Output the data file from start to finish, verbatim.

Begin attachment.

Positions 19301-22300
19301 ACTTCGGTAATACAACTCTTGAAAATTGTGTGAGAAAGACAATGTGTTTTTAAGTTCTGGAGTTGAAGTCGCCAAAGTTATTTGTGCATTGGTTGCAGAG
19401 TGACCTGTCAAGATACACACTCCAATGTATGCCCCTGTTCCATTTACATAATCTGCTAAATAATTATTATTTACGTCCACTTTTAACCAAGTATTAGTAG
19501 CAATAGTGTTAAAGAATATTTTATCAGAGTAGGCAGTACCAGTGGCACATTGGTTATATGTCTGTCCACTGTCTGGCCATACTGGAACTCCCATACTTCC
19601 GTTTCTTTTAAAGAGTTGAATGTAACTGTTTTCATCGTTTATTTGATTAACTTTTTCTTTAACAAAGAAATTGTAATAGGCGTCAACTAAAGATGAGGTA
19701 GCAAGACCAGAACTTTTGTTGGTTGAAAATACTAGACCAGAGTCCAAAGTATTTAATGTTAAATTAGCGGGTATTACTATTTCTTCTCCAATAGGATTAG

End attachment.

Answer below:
Positions 19301-22300
19301 ACTTCGGTAATACAACTCTTGAAAATTGTGTGAGAAAGACAATGTGTTTTTAAGTTCTGGAGTTGAAGTCGCCAAAGTTATTTGTGCATTGGTTGCAGAG
19401 TGACCTGTCAAGATACACACTCCAATGTATGCCCCTGTTCCATTTACATAATCTGCTAAATAATTATTATTTACGTCCACTTTTAACCAAGTATTAGTAG
19501 CAATAGTGTTAAAGAATATTTTATCAGAGTAGGCAGTACCAGTGGCACATTGGTTATATGTCTGTCCACTGTCTGGCCATACTGGAACTCCCATACTTCC
19601 GTTTCTTTTAAAGAGTTGAATGTAACTGTTTTCATCGTTTATTTGATTAACTTTTTCTTTAACAAAGAAATTGTAATAGGCGTCAACTAAAGATGAGGTA
19701 GCAAGACCAGAACTTTTGTTGGTTGAAAATACTAGACCAGAGTCCAAAGTATTTAATGTTAAATTAGCGGGTATTACTATTTCTTCTCCAATAGGATTAG